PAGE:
by Jenn Donahue, founder of JL Donahue Engineering
As an early-career professional, you likely have new ideas and fresh perspectives that will help your organization succeed. But reaching a position within your company where your ideas are heard and respected is challenging.
Mentorship can be a considerable career accelerator. A Harvard Business Review study found that mentorship helped 84 percent of participants gain proficiency in their roles faster than their peers without a mentor. Speaking from experience, I have benefited from the mentorship of a charismatic military leader, a technical wizard in engineering seismology, and a brilliant entrepreneur who led a consulting company by genuinely investing in his people. The lessons I learned from these great leaders sharpened my skills and accelerated my career with an above-average promotion rate. Exposure to their vast network of people and ideas ultimately gave me the standing and the confidence to start my own company.
Sometimes this mentor-mentee relationship happens organically, but one mistake that many early-career professionals make is waiting for it to happen. Why leave your career to chance? The fastest way to get what you want is simply to ask, but this can be intimidating because the most valuable mentors are in high demand with limited free time.
If you are prepared to take your career to the next level through mentorship, it’s time to put the insecurity aside and make it happen. My simple strategy can make finding the right mentor an easy and rewarding experience.
1. Identify the areas you need improvement.
Spend some time understanding your strengths and weaknesses, and identify the areas you want to develop. Remember, the goal is not necessarily to turn all your weaknesses into strengths. You can always partner with people who complement your skillset. The purpose of this step is to identify the areas where you have the greatest potential for success if you develop your skills accordingly.
2. Find the right people.
Once you know what you need to work on, it is easier to find the people who can help you. Try not to fall into the trap of looking for one person who embodies all of the things you need. My experience has led me to think about mentorship as developing my personal board of directors. My board consists of a technical master, a leadership guru, and a financial expert.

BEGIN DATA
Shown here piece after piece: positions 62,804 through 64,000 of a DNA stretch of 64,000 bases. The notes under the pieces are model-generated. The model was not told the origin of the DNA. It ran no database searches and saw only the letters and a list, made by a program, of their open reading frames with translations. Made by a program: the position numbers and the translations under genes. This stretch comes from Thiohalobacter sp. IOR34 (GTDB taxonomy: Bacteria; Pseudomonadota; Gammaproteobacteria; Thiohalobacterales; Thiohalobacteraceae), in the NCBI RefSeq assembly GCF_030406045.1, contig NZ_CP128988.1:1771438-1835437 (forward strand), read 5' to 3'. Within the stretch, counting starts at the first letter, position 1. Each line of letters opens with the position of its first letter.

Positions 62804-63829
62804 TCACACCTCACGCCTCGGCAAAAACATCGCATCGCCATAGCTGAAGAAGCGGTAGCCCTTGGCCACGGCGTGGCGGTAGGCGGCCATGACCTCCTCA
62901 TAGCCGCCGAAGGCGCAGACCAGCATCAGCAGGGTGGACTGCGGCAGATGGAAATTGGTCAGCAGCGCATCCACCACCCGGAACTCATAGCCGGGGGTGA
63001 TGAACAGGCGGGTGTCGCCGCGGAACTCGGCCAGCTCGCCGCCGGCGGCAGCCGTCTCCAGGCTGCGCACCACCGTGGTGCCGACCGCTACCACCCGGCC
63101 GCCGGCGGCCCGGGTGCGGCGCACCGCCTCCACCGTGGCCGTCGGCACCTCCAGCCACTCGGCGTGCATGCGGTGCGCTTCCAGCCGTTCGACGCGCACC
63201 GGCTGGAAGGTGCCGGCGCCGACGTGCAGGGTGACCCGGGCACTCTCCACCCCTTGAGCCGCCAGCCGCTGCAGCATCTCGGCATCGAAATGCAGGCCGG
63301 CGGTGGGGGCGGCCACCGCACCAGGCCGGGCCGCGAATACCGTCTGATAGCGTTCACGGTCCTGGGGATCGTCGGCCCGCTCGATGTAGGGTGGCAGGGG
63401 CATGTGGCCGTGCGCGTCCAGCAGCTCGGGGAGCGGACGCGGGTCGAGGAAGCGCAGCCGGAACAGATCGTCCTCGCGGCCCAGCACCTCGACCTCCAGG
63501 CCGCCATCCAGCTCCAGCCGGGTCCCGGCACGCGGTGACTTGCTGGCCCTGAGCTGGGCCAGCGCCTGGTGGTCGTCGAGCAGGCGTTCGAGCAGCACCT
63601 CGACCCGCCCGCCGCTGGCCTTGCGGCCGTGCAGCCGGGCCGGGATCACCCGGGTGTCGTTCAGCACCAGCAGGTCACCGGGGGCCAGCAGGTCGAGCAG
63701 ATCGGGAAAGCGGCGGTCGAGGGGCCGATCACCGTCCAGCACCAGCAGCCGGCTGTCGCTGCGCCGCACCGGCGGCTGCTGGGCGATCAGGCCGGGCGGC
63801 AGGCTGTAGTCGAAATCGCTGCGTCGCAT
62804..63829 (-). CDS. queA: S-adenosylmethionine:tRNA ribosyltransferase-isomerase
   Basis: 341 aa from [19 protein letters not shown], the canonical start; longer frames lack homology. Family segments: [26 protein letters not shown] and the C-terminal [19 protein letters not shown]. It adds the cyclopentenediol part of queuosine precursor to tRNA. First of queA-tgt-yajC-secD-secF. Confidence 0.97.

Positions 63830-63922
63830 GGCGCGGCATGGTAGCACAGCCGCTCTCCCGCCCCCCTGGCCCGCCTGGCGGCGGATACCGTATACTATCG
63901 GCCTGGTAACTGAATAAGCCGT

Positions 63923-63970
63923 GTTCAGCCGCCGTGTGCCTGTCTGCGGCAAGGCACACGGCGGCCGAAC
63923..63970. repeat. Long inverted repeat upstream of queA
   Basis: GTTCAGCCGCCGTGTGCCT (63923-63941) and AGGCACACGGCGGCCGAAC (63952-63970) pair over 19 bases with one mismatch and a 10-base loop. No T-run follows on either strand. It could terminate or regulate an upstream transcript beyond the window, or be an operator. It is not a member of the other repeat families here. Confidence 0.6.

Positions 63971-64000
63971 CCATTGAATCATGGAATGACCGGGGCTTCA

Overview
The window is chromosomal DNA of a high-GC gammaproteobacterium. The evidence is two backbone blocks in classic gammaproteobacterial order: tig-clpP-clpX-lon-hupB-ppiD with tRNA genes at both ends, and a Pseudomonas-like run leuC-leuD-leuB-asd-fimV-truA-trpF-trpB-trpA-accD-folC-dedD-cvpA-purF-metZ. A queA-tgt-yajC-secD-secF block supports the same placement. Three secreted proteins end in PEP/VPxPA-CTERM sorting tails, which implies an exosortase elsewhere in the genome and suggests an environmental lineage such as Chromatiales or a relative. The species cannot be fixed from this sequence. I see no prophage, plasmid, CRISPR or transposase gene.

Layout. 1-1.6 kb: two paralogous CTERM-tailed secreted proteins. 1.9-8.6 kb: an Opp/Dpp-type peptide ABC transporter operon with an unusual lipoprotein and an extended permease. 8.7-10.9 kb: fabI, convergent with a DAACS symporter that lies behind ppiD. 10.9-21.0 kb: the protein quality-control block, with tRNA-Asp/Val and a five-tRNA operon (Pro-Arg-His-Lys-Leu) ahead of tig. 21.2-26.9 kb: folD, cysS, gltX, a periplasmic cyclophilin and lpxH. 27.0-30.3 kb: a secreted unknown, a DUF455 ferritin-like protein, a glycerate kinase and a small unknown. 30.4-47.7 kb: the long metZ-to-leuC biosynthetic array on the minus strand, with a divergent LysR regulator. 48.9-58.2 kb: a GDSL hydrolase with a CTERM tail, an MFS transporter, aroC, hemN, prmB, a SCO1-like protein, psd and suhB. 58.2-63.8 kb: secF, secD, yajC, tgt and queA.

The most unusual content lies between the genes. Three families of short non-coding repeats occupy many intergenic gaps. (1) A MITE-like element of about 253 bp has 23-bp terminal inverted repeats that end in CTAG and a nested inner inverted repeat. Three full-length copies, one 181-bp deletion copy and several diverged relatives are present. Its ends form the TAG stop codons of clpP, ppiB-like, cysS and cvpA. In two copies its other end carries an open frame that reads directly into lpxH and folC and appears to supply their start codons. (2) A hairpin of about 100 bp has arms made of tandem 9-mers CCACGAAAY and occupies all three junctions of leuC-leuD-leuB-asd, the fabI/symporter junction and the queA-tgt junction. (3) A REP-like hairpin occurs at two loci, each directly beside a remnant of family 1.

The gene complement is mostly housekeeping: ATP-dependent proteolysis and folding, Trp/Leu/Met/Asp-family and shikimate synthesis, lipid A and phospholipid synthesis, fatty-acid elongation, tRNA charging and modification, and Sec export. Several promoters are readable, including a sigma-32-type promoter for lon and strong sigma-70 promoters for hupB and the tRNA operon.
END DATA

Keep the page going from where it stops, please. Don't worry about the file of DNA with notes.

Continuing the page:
You will not convert any of the potential mentors that you don’t ask. I know this can be intimidating but think about it this way, your ask means you respect them enough to want their advice and follow their instruction — what a huge compliment! They will be flattered. Trust me; I always am.
4. Be prepared.
Mentorship takes time, and the people you want mentorship from don’t have much of it. So always show up prepared. Demonstrate your progress and prepare for what you want to gain from the interaction ahead of time. Your mentor will only invest as much into you as you invest into the process.
5. Consider paying it forward.
Recognize the many strengths you bring to the table. After you are comfortable being mentored, consider mentoring others. You possess a unique set of skills and perspectives that can benefit others. Start small by identifying instances where your advice could help others and offer it.
Take control of your professional development and find a mentor. The right mentors will help you level-up your career by providing the tools, resources, and growth opportunities for your success.
Jenn Donahue is a leadership coach, engineer, and entrepreneur with 25 years as a member of the US Navy. She is founder of JL Donahue Engineering — a globally recognized boutique seismic analysis and engineering firm. Over the course of her career, Donahue has led operations around the globe, from building a bridge in the middle of an Iraqi war zone to constructing combat outposts in deserts filled with insurgents.